Animals. Litters from pregnant Long–Evans rats from an in-house breeding colony of Charles River Laboratories (St. Constant, Québec, Canada) stock were standardized to 8–13 pups per dam and exposed to one of the following rearing conditions from days 1–14 inclusive: (1) handled (H) animals were exposed to a daily 15 min period in which the dam was removed to an adjacent cage and the litter removed and placed in an incubator or (2) MS in which dams and pups were treated in the same manner for a 180 min period of separation. Litters were removed as a group, weighed, and placed as a group into a plastic cage (15 × 15 cm) in an adjacent room lined with bedding material and contained within an incubator maintained at 32 ± 0.5°C (days 1–5) or 30 ± 0.5°C (days 6–14). After the separation period, pups were returned to the nest and rolled in home cage bedding material, and the dam was returned. In the rat, the mother is routinely off the litter for periods of 20–25 min (Jans and Woodside, 1990). Thus, MS, but not handling, results in a deprivation of maternal care. Animals were otherwise left undisturbed from days 0–15.
Offspring were weaned on day 22 and housed in same-rearing groups under either standard or enriched conditions with food and water availablead libitum. Animals in the enrichment condition were housed in groups of eight animals within a series of large 60 × 30 × 60 cm cages interconnected with a burrow system and filled with toys that were replaced regularly. Standard laboratory conditions were defined as two animals housed in a 20 × 40 × 30 cm clear plastic cage. At 70 d of age, all animals were then housed in same-treatment groups, two per cage until testing began on day 110. All procedures were approved by the McGill University Animal Care Committee.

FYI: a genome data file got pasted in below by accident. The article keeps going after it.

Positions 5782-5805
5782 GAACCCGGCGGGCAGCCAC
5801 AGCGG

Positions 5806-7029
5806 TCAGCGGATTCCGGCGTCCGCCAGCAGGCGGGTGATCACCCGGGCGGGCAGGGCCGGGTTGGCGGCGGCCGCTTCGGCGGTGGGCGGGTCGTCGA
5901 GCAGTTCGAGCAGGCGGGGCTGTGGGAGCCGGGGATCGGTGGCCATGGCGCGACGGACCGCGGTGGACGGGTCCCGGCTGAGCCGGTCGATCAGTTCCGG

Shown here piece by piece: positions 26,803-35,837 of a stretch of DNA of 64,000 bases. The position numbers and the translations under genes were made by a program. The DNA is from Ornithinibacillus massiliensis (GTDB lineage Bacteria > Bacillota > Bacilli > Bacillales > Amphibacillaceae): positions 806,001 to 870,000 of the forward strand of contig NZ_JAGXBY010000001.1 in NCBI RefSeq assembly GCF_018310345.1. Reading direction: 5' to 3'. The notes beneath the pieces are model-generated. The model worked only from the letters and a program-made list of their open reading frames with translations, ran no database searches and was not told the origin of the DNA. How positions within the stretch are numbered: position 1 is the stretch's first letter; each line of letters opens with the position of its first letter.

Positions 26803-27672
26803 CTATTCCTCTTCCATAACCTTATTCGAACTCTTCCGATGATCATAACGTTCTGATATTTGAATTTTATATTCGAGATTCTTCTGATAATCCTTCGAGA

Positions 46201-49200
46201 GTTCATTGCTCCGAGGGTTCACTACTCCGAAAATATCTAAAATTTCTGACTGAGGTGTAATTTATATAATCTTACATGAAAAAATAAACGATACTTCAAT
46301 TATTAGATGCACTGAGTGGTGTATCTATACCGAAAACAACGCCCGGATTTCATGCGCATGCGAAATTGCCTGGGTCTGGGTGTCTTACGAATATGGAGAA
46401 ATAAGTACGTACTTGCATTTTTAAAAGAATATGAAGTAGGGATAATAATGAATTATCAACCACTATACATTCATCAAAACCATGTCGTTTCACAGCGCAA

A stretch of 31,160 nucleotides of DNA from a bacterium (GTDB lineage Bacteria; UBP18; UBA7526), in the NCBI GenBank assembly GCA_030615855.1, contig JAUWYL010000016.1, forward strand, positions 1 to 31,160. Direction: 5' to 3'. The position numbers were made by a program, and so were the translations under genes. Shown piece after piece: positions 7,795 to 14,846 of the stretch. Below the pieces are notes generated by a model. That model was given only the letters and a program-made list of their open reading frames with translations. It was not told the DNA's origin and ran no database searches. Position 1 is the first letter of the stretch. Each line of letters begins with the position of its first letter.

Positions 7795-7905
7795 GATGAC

Behavioral testing. For the measures of novelty-induced suppression of appetitive behavior (Britton and Thatcher-Britton, 1981), separate groups of animals were food deprived for 24 hr before testing and then provided with lab chow in either a novel environment (180 × 180 × 30 cm arena) or the home cage with food provided in a cylindrical wire-mesh hopper located in the center of the testing environment. During the 10 min test session, the experimenter scored the latency (in seconds) to begin feeding and the total amount of time spent feeding.
Another set of animals were examined in an open-field test of exploration. Animals were placed, one at a time, in a novel, circular open field, 1.6 m in diameter for 5 min. The critical measure was the time (in seconds) the animal spent exploring the inner area of the novel arena. Exploration was defined as the entire body of the animal being away from the immediate vicinity of the wall (>10 cm) enclosing the open field. The open field was cleaned between each subject to prevent olfactory cues from affecting the behavior of subsequently tested rats.
Stress testing and blood sampling. Restraint stress was performed between 12:00 P.M. and 3:00 P.M. Prestress blood samples were taken from rats within 30 sec of removal from the cage, and restraint stress was performed between 12:00 P.M. and 3:00 P.M. with blood sampling (300 μl) from the tail vein at 0, 20, 60, and 120 min after the onset of restraint (Meaney et al., 1989). Plasma (10 μl) corticosterone was measured by RIA with a highly specific B antiserum (B3–163; Endocrine Sciences, Tarzana, CA) and [3H]corticosterone (101 Ci/mmol; NEN, Boston, MA) as tracer. The antiserum cross-reacts slightly with desoxycorticosterone (∼4%) but not with aldosterone, cortisol, and progesterone (<1%). The intra-assay and interassay coefficients of variation were 8.8 and 10.4%, respectively.
In situ hybridization. Brains were rapidly removed and frozen in isopentane (−70°C). Coronal sections (15 μm) were thaw mounted onto poly-d-lysine-coated slides and stored at −80°C under RNase-free conditions. Before hybridization, slides were warmed to room temperature, postfixed in 4% paraformaldehyde in 0.1 phosphate buffer, pH 7.0, for 10 min, and washed in three changes of 2× SSC (0.3 m NaCl and 0.03 m sodium citrate) in sterile water containing 0.2% diethylpyrocarbonate.